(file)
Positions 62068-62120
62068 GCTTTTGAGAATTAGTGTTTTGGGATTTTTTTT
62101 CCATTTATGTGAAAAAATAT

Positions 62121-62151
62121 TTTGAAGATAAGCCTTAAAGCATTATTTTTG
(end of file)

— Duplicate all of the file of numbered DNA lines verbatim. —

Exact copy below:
Positions 62068-62120
62068 GCTTTTGAGAATTAGTGTTTTGGGATTTTTTTT
62101 CCATTTATGTGAAAAAATAT

Positions 62121-62151
62121 TTTGAAGATAAGCCTTAAAGCATTATTTTTG